TOP 10 reader submissions of 2022 — private spaces

TOP 10 reader submissions of 2022 — private spaces

a look back at 2022’s top 10 private spaces

 

Over the past 12 months, we have seen architects from all over the world shifting their focus to fostering a strong sense of connection between nature and structure. Diverse in scale, material, and context, our handpicked private residences from our readers portal all sit in harmonious dialogue with their natural landscapes, creating idyllic retreats for their occupants along clifftops, coastsides, and rural mountains.

 

From a conscious renovation of a pigsty into a family home in Thailand’s agricultural countryside, to a tiny cliffside cabin overlooking the Australian cliffs of Sleaford Bay — we continue our annual round up of the year’s BIG stories, with a look at the TOP 10 private spaces and dwellings by our readers.

 

 

 

SEMI-OPEN CANCHA HOUSE MAXIMALLY PRESERVES THE CHARM OF MOUNTAINOUS BRAZIL

TOP 10 reader submissions of 2022 — private spaces
image © Pedro Kok

 

Located in Minas Gerais, Brazil, at an altitude of 1470 meters above sea level, ‘Cancha House’ emerges as a dreamy residence for those who appreciate tranquility and love the mountain views. Designed by São Paulo-based Estudio HAA!, the resulting composition came out quite effortlessly as if the site demanded it: the existing rocks became part of the design, acting as the columns of the house. CLT (cross-laminated timber) beams rest on the top of the stones, defining the total height of the structure. Therefore, the design team employed a simple rectangular geometry optimizing views towards the mesmerizing scenery.

 

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SHER MAKER BUILDS 260 SQM HOME WITH MUSIC STUDIO IN RURAL THAILAND

TOP 10 reader submissions of 2022 — private spaces
image © Rungkit Charoenwat

 

Set in the rural scenery of Chiangmai, Thailand, Khiankhai Home & Studio is a two-story wooden residence completed by architect Sher Maker. The main body is dispersed along the length of the land, with an open-air central terrace holding a white meranti tree that links all spatial functions together. The upper level — clad in wood — accommodates the kitchen hall, bedroom, and living spaces. The lower level, meanwhile, is covered in concrete and holds storage spaces and a music studio.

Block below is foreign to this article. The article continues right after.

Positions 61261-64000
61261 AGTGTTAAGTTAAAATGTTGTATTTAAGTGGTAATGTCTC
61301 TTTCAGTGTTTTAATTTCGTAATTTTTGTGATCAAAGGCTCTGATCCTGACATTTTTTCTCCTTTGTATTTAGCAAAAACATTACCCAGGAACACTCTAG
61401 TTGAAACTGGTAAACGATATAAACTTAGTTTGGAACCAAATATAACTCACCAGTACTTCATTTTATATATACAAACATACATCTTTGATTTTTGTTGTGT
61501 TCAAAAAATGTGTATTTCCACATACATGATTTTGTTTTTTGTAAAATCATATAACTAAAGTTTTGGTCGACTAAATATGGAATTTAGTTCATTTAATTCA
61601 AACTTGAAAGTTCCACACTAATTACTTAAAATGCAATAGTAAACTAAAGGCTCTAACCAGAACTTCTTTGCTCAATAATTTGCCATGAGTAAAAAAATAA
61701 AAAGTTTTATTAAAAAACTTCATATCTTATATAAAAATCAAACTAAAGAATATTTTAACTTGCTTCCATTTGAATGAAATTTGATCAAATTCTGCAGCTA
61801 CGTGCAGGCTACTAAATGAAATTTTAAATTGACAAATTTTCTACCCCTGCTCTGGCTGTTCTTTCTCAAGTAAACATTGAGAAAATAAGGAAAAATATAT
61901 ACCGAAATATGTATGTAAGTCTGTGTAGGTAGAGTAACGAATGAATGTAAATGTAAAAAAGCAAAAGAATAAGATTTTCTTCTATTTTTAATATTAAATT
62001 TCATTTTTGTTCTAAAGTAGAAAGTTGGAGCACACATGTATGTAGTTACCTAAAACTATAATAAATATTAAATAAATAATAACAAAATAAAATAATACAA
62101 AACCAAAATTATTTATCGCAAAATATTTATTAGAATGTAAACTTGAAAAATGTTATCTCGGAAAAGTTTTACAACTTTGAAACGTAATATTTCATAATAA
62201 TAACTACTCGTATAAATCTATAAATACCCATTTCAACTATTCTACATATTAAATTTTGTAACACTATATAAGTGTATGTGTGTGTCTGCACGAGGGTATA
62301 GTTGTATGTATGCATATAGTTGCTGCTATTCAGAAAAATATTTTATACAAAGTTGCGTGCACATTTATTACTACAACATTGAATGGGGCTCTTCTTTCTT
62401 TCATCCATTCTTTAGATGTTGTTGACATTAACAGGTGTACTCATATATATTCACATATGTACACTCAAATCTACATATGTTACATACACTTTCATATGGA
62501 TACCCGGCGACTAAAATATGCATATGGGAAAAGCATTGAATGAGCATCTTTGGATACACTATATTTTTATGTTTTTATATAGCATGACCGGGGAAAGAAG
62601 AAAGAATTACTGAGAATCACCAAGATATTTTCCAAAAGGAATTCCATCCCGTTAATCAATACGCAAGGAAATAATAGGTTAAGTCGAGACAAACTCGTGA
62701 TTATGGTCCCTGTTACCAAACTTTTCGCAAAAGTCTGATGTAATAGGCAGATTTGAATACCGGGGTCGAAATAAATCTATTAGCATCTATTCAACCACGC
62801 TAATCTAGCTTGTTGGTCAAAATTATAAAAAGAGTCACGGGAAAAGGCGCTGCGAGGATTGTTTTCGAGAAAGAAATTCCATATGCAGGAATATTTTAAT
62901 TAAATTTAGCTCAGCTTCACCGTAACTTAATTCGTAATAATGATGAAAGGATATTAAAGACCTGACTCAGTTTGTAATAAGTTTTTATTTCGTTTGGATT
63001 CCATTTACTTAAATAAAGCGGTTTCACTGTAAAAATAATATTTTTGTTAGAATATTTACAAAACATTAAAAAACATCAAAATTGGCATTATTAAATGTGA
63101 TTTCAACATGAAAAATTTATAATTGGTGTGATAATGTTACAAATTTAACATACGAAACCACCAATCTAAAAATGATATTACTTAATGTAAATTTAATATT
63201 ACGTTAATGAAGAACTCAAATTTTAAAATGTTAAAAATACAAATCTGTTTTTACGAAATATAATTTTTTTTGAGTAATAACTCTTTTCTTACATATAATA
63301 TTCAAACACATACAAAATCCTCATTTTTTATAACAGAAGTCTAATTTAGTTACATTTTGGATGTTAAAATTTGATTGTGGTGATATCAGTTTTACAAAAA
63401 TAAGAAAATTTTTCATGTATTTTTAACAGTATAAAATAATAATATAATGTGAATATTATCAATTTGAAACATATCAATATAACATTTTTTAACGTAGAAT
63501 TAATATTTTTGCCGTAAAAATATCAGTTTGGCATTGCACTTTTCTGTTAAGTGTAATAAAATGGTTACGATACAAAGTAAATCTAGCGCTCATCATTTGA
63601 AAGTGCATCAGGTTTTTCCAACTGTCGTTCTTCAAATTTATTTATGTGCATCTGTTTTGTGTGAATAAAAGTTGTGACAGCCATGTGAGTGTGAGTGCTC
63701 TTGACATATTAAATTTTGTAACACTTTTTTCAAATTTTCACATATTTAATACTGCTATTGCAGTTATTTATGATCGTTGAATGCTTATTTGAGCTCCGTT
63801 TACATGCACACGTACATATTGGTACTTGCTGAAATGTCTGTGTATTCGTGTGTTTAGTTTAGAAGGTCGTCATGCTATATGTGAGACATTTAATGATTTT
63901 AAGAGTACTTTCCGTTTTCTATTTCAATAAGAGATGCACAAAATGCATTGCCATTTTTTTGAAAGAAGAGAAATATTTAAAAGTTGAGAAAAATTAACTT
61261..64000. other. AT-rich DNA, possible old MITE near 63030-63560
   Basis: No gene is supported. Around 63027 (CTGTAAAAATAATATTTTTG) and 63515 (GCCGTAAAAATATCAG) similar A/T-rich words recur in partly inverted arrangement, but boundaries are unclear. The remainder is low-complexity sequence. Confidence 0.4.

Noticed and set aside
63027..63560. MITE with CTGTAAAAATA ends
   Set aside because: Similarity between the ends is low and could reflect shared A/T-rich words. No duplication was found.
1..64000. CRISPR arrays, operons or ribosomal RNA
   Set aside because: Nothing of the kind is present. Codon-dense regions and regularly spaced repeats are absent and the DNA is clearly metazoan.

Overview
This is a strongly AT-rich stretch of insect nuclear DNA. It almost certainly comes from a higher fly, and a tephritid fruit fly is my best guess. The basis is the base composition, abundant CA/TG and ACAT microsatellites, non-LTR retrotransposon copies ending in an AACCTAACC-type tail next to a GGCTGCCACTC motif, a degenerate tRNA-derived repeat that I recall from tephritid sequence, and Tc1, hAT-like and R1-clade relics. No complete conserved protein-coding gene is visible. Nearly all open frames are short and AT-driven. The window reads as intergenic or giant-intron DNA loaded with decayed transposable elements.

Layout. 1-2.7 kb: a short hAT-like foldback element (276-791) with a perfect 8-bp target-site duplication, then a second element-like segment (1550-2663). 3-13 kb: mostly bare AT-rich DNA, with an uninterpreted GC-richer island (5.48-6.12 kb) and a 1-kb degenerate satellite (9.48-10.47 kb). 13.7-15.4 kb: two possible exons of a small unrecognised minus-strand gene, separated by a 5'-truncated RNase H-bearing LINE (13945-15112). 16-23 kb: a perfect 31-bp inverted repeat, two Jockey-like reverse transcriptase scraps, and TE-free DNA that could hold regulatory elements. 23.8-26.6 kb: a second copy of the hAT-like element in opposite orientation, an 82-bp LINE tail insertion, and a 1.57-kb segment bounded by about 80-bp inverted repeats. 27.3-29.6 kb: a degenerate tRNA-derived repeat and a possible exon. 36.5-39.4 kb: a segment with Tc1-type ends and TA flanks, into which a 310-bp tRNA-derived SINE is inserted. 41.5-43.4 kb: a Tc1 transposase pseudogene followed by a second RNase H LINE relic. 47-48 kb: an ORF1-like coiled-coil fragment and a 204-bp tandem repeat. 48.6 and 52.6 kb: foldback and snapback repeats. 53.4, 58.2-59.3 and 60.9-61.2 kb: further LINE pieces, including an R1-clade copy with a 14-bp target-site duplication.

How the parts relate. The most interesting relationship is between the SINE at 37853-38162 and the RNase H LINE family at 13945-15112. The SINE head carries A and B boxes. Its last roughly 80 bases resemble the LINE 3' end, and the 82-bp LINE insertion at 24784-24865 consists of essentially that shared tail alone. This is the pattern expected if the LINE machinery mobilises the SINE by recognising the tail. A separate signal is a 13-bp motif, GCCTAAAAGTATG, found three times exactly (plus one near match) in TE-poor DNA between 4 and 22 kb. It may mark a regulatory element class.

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YANGNAR STUDIO CONVERTS PIGSTY INTO SNUG FAMILY HOUSE IN THAILAND

kha-nam-noi-2-62d2761490d2a

Architecture practice YangNar Studio has recently rehabilitated a pigsty building in Sing-Buri, Thailand, transforming it into the inviting wooden ‘Kha-nam Noi’ house. All materials were collected from the existing structure and repurposed to design a self-sufficient dwelling with a designated dog training area. According to the studio, Kha-nam refers to the typology of small resting shelters found during the agricultural season in Thailand. They’re built using basic construction methods, with local and easily sourced materials.’

 

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KUROSAWA KAWARATEN TRANSFORMS NEGLECTED HOUSE IN RURAL JAPAN INTO LOW-BUDGET HOME OFFICE

TOP 10 reader submissions of 2022 — private spaces
image © Masato Chiba

 

Kurosawa Kawaraten‘s latest project sees a renovation of an abandoned cabin, located in the rural area of Chiba, Japan. The plan is based on a concept that brings new life to buildings unnecessary to the owners and locals in order to host outsiders that were affected by the worldwide crisis and had to move to the suburbs.

 

The brief was to design a multi-purpose structure for happy remote workers, introducing a very innovative lifestyle for Japan. The entire project was established on a low budget, and thus, the design team decided to rejuvenate an available small structure next to the main building, decreasing the construction costs. 

 

As part of ‘the Ichihara Life and Work Commission’, a public-private partnership to accept people who want to move to the countryside, the project is conceived to host people forced to work from home. Therefore, the dwelling takes shape as a mixed-use structure, celebrating the traditional wooden craftsmanship of the area.

 

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nLDK ARCHITECTS’ ENGAWA HOUSE BLENDS CUES FROM TRADITIONAL JAPANESE ARCHITECTURE

TOP 10 reader submissions of 2022 — private spaces
image © Sasakura Yohei

 

Nara-based studio nLDK has completed ‘Engawa House’, adhering to the rational traditions of Japanese design. As the plot owned an irregular slope, the design team decided to place the structure on a concrete platform, preventing landslides. This way, a strip flooring is formed, running in the full length of the facade — the so-called engawa. therefore, the final composition plays with different levels, while the access to the dwelling is carried out through a staircase that connects the sunken garden with the house.

 

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‘VILLASOFIA’ EMERGES AS A GLAZED VOLUME SEEMINGLY BREAKING TRADITIONAL EAVES APART

TOP 10 reader submissions of 2022 — private spaces
image © Néstor Medina Arquitectura

 

Within the Colombian highlands of eastern Antioquia nestles ‘VillaSOFIA,’ a residential project conceived by Néstor Medina Arquitectura for a private client. The studio was tasked to design an extension of a colonial-era ‘Paisa’ house typology occupied by three different generations — starting with the owners’ grandparents, then parents, and finally themselves.